Last Friday night on his HBO program, Real Time, Bill Maher bickered with Ben Affleck in a heated argument about the nature of Islam. Once the two — along with Sam Harris, the author of Waking Up: A Guide to Spirituality Without Religion — succeeded in turning the debate into a yelling match, the whole discussion shifted from liberalism and its reticence on issues in the Muslim world to a cyclical argument over whether or not Islam is inherently “the only religion that acts like the mafia,” as Maher said.
Affleck’s defense of Islam against Maher’s seemingly bigoted characterizations of the religion was certainly well-intentioned, but he made it a matter of the West versus Islam rather than a fight against fundamentalism that both people of Muslim heritage and Westerners face. The interview opened with this statement from Maher:
“Liberals need to stand up for liberal principles … freedom of speech, freedom to practice any religion you want without fear of violence, freedom to leave a religion, equality for women, equality for minorities,” Maher said. “But then when you say in the Muslim world, ‘This is what’s lacking,’ then they get upset.” Following that, Harris added, “The crucial point of confusion is that we have been sold this meme of Islamophobia where every criticism of the doctrine of Islam gets conflated with bigotry toward Muslims as people. That is intellectually ridiculous.”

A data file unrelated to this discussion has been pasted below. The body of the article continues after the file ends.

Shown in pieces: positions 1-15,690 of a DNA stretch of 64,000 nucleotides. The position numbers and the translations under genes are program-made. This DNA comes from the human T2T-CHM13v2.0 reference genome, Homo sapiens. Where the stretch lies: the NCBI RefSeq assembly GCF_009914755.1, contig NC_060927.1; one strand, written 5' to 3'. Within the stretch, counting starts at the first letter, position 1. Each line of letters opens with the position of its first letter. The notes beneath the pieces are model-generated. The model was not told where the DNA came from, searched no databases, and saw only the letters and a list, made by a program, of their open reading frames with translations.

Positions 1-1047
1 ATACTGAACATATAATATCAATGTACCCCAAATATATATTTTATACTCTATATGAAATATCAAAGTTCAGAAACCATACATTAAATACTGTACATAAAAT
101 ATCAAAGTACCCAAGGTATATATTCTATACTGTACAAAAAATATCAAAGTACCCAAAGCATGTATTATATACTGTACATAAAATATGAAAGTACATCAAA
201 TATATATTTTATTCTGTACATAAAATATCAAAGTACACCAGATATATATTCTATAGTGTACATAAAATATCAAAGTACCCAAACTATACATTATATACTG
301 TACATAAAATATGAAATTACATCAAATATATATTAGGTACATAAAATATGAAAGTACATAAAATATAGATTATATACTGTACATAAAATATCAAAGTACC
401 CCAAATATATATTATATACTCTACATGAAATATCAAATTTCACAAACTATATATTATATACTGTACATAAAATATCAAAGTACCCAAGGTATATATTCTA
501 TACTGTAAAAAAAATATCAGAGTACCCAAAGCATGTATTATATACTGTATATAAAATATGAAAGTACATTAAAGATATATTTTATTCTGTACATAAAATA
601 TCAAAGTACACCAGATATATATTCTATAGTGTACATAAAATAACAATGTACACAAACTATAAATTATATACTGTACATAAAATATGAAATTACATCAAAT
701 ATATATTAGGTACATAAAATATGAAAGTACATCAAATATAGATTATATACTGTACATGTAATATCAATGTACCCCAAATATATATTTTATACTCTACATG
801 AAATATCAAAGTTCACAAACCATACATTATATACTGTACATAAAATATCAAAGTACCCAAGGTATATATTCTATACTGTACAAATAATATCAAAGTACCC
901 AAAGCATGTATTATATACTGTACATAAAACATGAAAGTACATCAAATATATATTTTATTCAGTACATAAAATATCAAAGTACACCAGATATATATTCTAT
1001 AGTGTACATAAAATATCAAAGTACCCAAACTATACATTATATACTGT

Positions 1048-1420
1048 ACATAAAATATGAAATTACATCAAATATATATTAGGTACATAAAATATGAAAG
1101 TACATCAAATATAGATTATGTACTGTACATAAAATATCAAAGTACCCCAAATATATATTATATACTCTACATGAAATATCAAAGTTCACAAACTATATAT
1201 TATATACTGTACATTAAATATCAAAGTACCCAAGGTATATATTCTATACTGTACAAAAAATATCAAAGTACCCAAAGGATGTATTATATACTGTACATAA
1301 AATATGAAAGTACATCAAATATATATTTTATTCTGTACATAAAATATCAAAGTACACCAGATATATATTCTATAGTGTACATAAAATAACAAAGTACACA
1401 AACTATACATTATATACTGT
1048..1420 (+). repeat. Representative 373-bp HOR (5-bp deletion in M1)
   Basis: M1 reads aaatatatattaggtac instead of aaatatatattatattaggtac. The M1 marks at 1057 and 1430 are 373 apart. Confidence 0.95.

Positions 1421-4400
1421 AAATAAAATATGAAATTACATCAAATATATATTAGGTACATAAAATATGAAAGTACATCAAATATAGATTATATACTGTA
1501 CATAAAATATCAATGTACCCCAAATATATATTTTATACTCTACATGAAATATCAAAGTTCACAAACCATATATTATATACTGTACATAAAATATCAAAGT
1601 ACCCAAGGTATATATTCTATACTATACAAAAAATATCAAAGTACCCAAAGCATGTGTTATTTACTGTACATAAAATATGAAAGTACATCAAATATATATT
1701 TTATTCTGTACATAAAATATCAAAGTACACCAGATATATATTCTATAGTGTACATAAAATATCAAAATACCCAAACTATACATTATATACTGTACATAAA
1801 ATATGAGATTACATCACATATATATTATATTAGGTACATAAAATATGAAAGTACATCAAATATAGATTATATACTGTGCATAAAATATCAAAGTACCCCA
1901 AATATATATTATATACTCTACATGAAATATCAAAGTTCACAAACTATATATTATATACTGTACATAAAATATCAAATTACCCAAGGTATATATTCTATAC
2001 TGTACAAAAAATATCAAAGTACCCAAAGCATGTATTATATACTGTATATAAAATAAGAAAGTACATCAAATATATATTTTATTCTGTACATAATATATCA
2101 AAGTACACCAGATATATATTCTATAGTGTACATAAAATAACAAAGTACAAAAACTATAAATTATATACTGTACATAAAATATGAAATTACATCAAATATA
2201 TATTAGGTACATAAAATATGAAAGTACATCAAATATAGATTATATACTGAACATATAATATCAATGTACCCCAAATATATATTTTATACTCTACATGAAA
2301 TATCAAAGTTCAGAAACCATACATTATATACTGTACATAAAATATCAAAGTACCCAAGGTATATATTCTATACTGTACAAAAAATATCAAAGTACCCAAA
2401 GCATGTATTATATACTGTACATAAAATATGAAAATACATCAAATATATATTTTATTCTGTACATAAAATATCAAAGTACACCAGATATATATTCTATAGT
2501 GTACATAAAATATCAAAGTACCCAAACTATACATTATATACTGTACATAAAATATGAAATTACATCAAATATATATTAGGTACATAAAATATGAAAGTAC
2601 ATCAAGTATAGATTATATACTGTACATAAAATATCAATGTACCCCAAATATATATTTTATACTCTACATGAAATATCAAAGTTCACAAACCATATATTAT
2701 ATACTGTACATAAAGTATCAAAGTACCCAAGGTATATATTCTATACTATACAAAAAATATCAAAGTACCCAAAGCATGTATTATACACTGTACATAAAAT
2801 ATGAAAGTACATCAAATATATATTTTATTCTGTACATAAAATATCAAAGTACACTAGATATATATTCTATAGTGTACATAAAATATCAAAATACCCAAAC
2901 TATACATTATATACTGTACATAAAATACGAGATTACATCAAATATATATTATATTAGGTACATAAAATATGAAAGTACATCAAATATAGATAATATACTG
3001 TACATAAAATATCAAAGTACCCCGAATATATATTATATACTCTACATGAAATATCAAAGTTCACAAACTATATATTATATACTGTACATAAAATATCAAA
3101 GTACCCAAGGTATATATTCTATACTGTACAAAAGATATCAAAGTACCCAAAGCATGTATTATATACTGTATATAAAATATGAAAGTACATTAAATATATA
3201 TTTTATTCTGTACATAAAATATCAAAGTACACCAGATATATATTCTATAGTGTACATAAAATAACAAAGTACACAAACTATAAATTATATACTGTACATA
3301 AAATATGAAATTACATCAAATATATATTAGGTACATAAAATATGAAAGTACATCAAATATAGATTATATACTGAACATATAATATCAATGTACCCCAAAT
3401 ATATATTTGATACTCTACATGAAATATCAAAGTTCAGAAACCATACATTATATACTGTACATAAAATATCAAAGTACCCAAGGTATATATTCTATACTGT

“Islamophobia” seems to be the term that triggered Affleck’s outburst, suggesting that his main agenda had been to counter Maher’s critique on liberalism more than his attack on jihadism. It’s true that Maher shouldn’t have overgeneralized and said that Islam is a “mafia” that kills, but looking past the generalizations made, there’s some truth to Maher’s points.
To play the defender of the religion is one thing, but in doing so, Affleck seems to have trivialized the gravity of the state of fundamentalism. Liberals face a battle against the ideology of fundamentalism — it’s not about stereotypical generalizations or, as Affleck’s response suggested, minimizing responses to that ideology.
Within modern liberalism, there’s a strong reluctance to criticize other cultures. Liberals, a group whose mission is to stand up for free speech and gender equality, aren’t as vocal when it comes to the issues of the Muslim world — and they need to be for the sake of the many innocent people slaughtered by that minority of fundamentalists. Critiquing Muslim fundamental ideas against jihadism is key, and it needs to be done in a way that distinguishes Islam from Islamism. Affleck’s defense, though made in good faith, downplayed the scope of the challenge that people of Muslim heritage themselves face today. Many Westerners in the liberal camp haven’t been outspoken enough in critiquing that extremist wing of Islam, and as exhibited by Affleck’s comments, fail to see the urgency to defeat that radical part of the religion.
The dissent that Maher stirred up, whether people agree with his points or not, is healthy for a community that needs to continually challenge and test its principles in different contexts. He summed it up well when he told Salon, “There’s a knee-jerk reaction sometimes among liberals — ‘Oh, we need to be protective of a group that certainly does face prejudice and bigotry in America’ (and I’m certainly against that) — but we need to understand that it’s a wider issue.”
Valerie Yu is a junior majoring in English. She is also the editorial director of the Daily Trojan. “Point/Counterpoint” runs Tuesdays.